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When The Police Stop You: the Law and Your Need for a Zealous Defense Lawyer

The death of Freddie Gray while in the custody of the Baltimore Police Department continues to be big news here in Dallas and the rest of the country: this week, the six police officers who were arrested in connection with what the medical examiner ruled a homicide of Freddie Gray are quickly beginning their defense.

Probable Cause and Freddie Gray

The latest: the Baltimore police officers have moved the court to see the knife that Freddie Gray had in his possession at the time of the incident.


Mugshots taken by Baltimore Police Department of the six officers arrested in connection with the death of Freddie Gray.

The prosecution has stated that there was no reason to arrest Freddie Gray, in legalese “no probable cause,” pointing to the knife he carried as being legal to possess under Maryland law. The police officers are maintaining that the knife was not legal, but a switchblade, and they’ve filed a motion in the criminal court to confirm that Gray’s knife was a reason to arrest.

Read their motion here.

The charging documents for Freddie Gray shows that he was arrested for violation of statute 19 59 22, “… SwitchBladeKnives, on or about p4/12/2015 1700 blk Presbury St, Baltimore, MD, … did unlawfully carry, possess, and sell a knife commonly known as a switchblade knife, with an automatic spring ….

That still has to be explained.

Read the Baltimore Police Department Charging Documents here.

Your Question: What Happens When the Cops Stop Me (or Someone I Love)?

Meanwhile, the big question that form in lots of people’s minds is this: when the police stop me, or my husband, or my boyfriend, or my son, or my nephew, then what is legal for them to do and what is NOT? What are the limits on the police officers in dealing with people going about their business on the street?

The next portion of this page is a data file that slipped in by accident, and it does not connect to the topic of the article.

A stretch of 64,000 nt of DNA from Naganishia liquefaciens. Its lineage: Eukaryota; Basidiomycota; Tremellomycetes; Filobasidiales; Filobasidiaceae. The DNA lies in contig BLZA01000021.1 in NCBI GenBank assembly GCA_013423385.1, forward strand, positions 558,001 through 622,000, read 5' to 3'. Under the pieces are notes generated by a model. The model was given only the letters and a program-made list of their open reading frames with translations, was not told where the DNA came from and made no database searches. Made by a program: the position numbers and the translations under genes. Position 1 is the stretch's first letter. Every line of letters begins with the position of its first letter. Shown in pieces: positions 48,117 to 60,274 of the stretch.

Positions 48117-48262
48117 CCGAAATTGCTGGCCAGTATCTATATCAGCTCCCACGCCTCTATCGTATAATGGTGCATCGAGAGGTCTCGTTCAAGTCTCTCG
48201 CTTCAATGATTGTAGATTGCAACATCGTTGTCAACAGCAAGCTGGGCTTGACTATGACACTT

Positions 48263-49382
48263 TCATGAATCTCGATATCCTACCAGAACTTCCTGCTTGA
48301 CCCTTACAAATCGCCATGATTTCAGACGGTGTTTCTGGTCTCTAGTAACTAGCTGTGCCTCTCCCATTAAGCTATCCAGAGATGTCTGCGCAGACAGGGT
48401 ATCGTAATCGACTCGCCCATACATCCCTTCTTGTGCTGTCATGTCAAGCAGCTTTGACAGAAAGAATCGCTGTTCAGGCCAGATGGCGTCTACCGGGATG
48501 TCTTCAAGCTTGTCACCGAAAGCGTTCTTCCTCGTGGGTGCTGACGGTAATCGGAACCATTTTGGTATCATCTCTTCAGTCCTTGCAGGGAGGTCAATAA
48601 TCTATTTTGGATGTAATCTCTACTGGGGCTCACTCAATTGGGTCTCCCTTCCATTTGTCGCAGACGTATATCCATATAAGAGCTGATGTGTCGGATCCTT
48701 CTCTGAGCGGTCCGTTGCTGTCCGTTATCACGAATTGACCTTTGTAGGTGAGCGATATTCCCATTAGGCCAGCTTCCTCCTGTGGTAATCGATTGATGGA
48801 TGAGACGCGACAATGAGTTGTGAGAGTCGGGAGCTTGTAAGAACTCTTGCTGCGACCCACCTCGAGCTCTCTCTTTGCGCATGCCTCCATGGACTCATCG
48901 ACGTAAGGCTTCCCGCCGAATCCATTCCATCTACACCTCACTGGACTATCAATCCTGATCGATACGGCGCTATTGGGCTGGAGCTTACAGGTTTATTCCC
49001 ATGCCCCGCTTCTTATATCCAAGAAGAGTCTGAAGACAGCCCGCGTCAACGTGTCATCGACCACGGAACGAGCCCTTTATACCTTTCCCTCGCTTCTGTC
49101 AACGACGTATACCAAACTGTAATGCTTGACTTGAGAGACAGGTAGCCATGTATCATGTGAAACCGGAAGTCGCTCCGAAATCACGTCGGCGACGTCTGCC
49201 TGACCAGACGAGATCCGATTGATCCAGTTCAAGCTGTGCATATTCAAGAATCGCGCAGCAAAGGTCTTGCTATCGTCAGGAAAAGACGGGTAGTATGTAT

From a criminal defense lawyer’s point of view the answer is this: the federal constitution is the bottom line in protecting the public from overzealous or unethical police officers and together with federal and state laws, there are clear lines of protected privacy which law enforcement should know to respect from their training.

All too often, the police break these laws knowingly or unknowingly — and it’s up to the defense attorney to fight for justice against an abuse of police power and a violation of search and seizure laws.


When the police stop you, what happens?


Supreme Court of the United States and the Police Department

The Fourth Amendment of the U.S. Constitution protects against unreasonable searches and seizures by any agent of the government, from local police officers to county sheriff’s deputies, to FBI agents or Texas Rangers. It’s a balance between protecting the public and keeping people safe from bad things and making sure that law enforcement doesn’t use its power to violate someone’s protected privacy rights.

The United States Supreme Court is the ultimate decision-maker on whether or not something is reasonable for a search and seizure in this country, and over the years the Highest Court in the Land has explained what cops can and cannot do. For instance:

  1. Police can stop a person when the police officer “observes unusual conduct which leads him reasonably to conclude that criminal activity may be afoot, the officer may briefly stop the suspicious person and make reasonable inquiries aimed at confirming or dispelling the officer’s suspicions.” Terry v. Ohio, 392 U.S. 1 (1968); Minnesota v. Dickerson, 508 U.S. 366 (1993)
  2. Police officer can pull a car over in a “traffic stop” if “he has reasonable suspicion that a traffic violation has occurred or that criminal activity is afoot.” Berekmer v. McCarty, 468 U.S. 420 (1984); United States v. Arvizu, 534 U.S. 266 (2002).
  3. If the police officer has probable cause (there’s that phrase again) to believe that there is evidence of criminal activity in a car or vehicle, then the officer can search any part of the vehicle where that evidence might be hidden or found. Arizona v. Gant, 129 S. Ct. 1710 (2009).
  4. Students at school can be searched by school police officers or school authorities without a warrant as long as the search is reasonable under the circumstances. New Jersey v. TLO, 469 U.S. 325 (1985).

Two Recent Supreme Court Decisions Regarding the Police

You would think that what the police can and cannot do would be clear to everyone, right? No. The police still do things that are challenged, and the cases still make their way up to the High Court for the Supreme Court’s ultimate ruling on things.